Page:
(Article for publication week of September 12, AD 2013)
“For sin shall not have dominion over you: for ye are not under the law, but under grace” (Roman 6:14).
For several weeks we have been exposing false profession from Matthew 7:21-23. One of the indictments our Lord will bring against false professors at the Day of Judgment will be that they are, in spite of their profession, “lawless” (workers of iniquity). Lost men, whether professors of Christ or not, are, after all “lawless;” they have no regard for the law of God.
Sadly, we see this attitude toward the law of God prevalent amongst professed believers all around us. How often do we hear church members, and even preachers parrot, “we are not under the law; we are under grace.” I had a preacher parrot this to me just recently. This is a blatant example of the lawlessness our Lord describes in Matthew 7:21-23. It is an example of men wresting the scriptures to their own destruction.
So what does the inspired word mean when it says in Romans 6:14 “ye are not under the law, but under grace.” Does this text say that a believer in Christ is free to ignore the law of God since he is saved by grace? A million times “NO”! This text in no way even suggests, nor implies, much less commands that a believer reject the law of God as his rule of life. The context in which it is given, and the whole of scripture will not allow such an interpretation as the antinomians try to give for this verse.
First of all, this statement is made in the context of Paul’s defense of free grace from charges of antinomianism. In Romans 3:21- 5:21, Paul proves wonderfully that salvation is by grace alone, through faith alone, in Christ Alone, concluding with the glorious declaration that “where sin abounded, grace did much more abound.” Then Chapter 6 opens with “shall we continue in sin that grace may abound?” The answer is,”God forbid”! Paul’s whole point in chapter 6 is that being saved by grace frees a man from the “dominion of sin.” He is not under the dominion of sin because he is freely justified by imputed righteousness, and he is being sanctified by the Holy Spirit indwelling him. A believer is not under the law for his justification, so he is not under the condemnation of the law. The happy result of this is that he is no longer under the dominion of sin. A believer is “not under law” in these two senses: 1) he is not under the law as a covenant of works to be saved by it; and 2) he is not under the condemnation of the law, because Christ has answered all the just claims of the law for the believer.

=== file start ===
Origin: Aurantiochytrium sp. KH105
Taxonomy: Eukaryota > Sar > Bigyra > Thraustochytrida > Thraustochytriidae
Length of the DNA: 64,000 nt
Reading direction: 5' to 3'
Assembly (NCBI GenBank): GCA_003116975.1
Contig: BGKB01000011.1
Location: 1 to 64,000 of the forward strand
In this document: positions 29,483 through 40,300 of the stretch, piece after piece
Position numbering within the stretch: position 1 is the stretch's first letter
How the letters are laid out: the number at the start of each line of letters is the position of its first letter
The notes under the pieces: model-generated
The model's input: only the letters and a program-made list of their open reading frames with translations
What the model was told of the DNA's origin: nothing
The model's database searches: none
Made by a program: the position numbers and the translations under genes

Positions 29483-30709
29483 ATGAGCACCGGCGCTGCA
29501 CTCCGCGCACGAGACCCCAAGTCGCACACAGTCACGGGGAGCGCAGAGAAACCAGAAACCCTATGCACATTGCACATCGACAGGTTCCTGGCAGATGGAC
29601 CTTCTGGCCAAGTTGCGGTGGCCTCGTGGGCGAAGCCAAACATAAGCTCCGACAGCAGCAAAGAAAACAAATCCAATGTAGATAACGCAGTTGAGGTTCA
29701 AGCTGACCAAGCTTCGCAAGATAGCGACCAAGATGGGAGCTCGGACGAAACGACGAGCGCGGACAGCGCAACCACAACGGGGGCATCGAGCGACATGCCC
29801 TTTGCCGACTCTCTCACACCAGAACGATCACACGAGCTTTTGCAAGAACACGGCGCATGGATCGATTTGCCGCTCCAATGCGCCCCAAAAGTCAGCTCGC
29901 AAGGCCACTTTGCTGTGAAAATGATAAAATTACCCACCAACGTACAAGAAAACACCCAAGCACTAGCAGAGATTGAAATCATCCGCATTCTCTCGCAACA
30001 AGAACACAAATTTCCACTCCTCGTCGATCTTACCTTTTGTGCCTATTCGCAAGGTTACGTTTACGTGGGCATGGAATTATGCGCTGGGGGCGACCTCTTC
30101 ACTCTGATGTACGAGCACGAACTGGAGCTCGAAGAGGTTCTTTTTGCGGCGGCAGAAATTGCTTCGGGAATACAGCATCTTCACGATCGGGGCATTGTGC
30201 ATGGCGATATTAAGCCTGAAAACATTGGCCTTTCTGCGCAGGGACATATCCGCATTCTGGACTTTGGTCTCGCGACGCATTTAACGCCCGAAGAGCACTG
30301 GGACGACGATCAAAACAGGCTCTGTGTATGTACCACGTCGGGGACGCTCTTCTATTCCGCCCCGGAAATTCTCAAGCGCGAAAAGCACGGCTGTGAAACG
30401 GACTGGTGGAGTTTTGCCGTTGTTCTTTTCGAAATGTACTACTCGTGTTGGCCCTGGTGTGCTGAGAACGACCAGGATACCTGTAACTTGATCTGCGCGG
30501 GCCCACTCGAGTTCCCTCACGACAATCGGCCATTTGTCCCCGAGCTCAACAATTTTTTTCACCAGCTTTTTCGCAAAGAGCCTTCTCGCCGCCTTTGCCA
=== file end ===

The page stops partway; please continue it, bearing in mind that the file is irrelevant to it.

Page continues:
Our Lord Himself has forever answered every lawless one in Matthew 5:17 when He said, ‘think not that I am come to destroy the law, or the prophets: I am not come to destroy, but to fulfill.” The Apostle Paul dealt a deathblow to antinomianism in Romans 3:31, when he was inspired to write, “Do we then make void the law through faith? God forbid: yea, we establish the law.”
I call upon all my readers, both professors of religion, and non- professors to repent of all your lawlessness in action and attitude and flee to Christ, the Only Saviour of the lawless. May the Lord spare you before it is too late.